WATCH: Live Coverage of Mars InSight Landing

UPDATE 7:30 p.m., Mon.

Phew! Took a little while but we have word now that InSight's solar panels are open and collecting sunlight. This solar-powered robot is ready for action.

In all, it was a big day for InSight, its team and its fans, both those on Earth and off.

UPDATE 12:50 p.m., Mon.
Ben Burress, Chabot Staff Astronomer and KQED's space blogger, gives us an overview of the day and a preview of what's ahead for InSight.

And, that's it for now folks! Later today we'll update once NASA's Mars Odyssey orbiter confirms that InSight's solar arrays have deployed. This may happen around 5:35 p.m. Pacific, but could be many hours after that. Once the solar panels are out, the two-year surface phase of this mission has officially begun.

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UPDATE 12:05 p.m., Mon.

Lots to celebrate for the Mars InSight team. The lander still has a bit more work to do. Later today, once the dust its kicked up settles, it'll unfurl its twin solar panel arrays and check in again with home.

UPDATE 11:59 a.m., Mon.

InSight sends its first picture home, relayed by the MarCO satellites. Picture a little obscured by dust, but clearly shows the horizon of the red planet (and it has a lander leg in it).

UPDATE 11:55 a.m., Mon.
InSight has landed! TOUCHDOWN CONFIRMED. Fans around the world erupt. Lots of fist bumping.

InSight now has a new home.

UPDATE 11:54 a.m., Mon.

Parachute is working! Hoots and claps from mission control and space fans at Chabot. All good news so far.

UPDATE 11:50 a.m., Mon.
InSight is now experiencing peak heat. Stay cool up there! Next step will be the parachute deployment. Travelling at 1,000 meters per second. Audience at Chabot is holding their breath.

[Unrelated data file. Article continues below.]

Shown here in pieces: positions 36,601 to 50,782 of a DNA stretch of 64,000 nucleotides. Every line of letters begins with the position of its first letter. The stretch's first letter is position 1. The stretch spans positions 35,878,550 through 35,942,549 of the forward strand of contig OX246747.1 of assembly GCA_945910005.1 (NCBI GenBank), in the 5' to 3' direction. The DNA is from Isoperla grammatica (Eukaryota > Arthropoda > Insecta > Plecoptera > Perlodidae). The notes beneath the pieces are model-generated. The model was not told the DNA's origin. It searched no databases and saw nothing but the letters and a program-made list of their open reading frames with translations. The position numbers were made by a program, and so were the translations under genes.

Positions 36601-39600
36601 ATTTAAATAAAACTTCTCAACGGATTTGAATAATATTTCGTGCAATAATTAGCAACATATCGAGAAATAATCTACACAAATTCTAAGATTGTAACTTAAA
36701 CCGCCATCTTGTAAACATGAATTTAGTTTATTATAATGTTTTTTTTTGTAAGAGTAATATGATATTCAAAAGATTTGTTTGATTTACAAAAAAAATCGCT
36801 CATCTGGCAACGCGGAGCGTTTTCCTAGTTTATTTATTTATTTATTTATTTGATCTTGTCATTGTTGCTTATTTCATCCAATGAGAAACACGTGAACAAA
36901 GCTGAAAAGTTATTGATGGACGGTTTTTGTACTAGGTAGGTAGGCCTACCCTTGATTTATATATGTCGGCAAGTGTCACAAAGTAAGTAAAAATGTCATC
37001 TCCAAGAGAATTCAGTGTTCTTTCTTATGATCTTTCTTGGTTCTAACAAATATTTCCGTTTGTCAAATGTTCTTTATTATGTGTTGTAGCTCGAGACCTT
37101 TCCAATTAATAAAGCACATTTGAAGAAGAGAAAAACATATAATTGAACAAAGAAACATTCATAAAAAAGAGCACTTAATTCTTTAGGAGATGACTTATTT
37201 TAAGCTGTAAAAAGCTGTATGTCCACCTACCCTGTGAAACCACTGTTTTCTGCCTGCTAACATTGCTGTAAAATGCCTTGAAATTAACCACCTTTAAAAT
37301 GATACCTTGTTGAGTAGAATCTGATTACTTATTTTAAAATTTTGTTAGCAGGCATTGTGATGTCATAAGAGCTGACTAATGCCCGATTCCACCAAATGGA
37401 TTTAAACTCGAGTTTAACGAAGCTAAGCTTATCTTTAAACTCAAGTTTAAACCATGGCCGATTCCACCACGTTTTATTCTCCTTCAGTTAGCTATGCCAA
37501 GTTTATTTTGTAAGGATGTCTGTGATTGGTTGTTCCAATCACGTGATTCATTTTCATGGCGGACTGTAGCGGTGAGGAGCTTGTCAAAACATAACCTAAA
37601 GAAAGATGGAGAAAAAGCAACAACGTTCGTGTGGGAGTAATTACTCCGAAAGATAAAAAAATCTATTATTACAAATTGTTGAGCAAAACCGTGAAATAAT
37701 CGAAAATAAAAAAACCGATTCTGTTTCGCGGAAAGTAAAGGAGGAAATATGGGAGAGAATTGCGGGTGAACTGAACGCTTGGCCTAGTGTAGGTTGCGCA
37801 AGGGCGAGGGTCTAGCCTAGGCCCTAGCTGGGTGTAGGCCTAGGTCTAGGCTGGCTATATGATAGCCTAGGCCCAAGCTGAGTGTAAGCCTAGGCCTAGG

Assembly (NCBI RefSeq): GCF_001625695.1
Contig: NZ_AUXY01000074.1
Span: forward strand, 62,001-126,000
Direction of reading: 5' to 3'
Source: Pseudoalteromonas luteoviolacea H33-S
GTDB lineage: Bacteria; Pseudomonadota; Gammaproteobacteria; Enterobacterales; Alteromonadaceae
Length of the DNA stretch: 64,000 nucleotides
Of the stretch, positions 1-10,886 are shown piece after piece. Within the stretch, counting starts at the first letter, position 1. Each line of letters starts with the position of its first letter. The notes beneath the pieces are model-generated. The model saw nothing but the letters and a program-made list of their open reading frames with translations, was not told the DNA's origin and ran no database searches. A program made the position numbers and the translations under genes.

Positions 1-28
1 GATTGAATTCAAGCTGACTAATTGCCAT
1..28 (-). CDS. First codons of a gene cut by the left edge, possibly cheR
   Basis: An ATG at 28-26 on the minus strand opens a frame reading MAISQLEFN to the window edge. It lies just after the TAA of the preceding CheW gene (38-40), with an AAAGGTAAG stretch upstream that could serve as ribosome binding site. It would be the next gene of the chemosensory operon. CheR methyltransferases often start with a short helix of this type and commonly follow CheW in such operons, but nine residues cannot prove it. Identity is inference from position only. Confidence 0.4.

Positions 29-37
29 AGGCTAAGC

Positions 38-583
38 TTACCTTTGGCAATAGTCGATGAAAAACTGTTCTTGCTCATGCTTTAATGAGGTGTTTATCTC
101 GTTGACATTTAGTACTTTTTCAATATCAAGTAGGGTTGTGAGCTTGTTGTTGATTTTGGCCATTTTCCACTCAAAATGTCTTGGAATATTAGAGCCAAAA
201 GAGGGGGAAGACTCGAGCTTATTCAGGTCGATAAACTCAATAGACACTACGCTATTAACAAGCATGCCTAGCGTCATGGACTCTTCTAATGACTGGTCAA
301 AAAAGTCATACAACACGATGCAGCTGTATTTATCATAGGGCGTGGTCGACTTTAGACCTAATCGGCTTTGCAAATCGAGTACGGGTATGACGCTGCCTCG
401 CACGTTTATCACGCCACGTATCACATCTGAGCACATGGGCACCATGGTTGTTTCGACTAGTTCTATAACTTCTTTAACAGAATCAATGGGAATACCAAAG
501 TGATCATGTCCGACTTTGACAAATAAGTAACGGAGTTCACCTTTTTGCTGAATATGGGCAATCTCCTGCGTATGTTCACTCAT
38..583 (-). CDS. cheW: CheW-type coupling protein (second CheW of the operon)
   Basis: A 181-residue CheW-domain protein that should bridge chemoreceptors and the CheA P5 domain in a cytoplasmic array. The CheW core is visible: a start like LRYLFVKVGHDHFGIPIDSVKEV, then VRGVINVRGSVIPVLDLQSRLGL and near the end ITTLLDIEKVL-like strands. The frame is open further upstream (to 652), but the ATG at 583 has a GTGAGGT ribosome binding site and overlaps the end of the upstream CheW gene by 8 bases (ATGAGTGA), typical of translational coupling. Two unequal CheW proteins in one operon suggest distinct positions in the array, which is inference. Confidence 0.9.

UPDATE 11:48 a.m., Mon.
ENTRY! The lander has entered the atmosphere. Now it will slow down as it approaches the surface.

UPDATE 11:42 a.m., Mon.
The lander has separated from the spacecraft that carried it millions of miles away from home.

The lander is now steering itself. Star Tracker software turned off and InSight is going in. T-20 till land.

Update from Mission Control: Both CubeSats and the Mars Reconnaissance Orbiter have checked in and all seems good.

Curious about the instruments aboard InSight? They're the product of teams from the U.S., France and Germany. Learn more.

InSight is the first mission to investigate the interior of Mars. (NASA/JPL)

UPDATE 11:15 a.m., Mon.

NASA's livestream from mission control at the Jet Propulsion Laboratory has started. Peanuts, a tradition to bring good luck to landings, are being passed out.

Chabot's theater is almost full with members of the public, like the Crawford's of Hayward who brought their young daughter.

UPDATE 10:30 a.m., Mon.

With the minutes ticking down till Mars InSight's anticipated landing at 12:00 p.m. Pacific, KQED Science is ready to bring you up-to-the-minute information on the mission. We'll embed the live feed from mission control at NASA's Jet Propulsion Laboratory in Pasadena. And we'll bring you the scene from the viewing party at the Chabot Observatory in Oakland.

Where are you watching the landing? Tweet us @KQEDScience and @DanielleVenton.

First, some background on the mission. This is the first mission to land on Mars since 2012, when the Curiosity rover touched down. Unlike that landing, with its novel, high-risk innovations (remember the 'sky crane'?), InSight is landing using tried-and-true technology. The landing sequence will be similar to past missions, such as NASA’s Phoenix Mars Lander.

There are three main stages of landing.

Entering the Atmosphere: Small rockets will direct the spacecraft toward the surface. The rockets must maintain a precise 12-degree angle to prevent InSight from either burning up or bouncing off the planet's surface.

Parachute Descent: The spacecraft will cast off its heat shield (a protective covering), release a parachute to slow down, and extend its three, shock-absorbing landing legs.

Powered Descent: A dozen engines, known as retro rockets, will begin firing to help the lander set down gently on the Martian soil — its new permanent home.

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Anything going wrong at any one of these steps could cause this $830-million dollar mission to crash, burn up or bounce off back into space. But at the moment, all seems ready for a smooth landing. Yesterday InSight's engineers made a final flight path tweak to maneuver the spacecraft over its targeted entry point.

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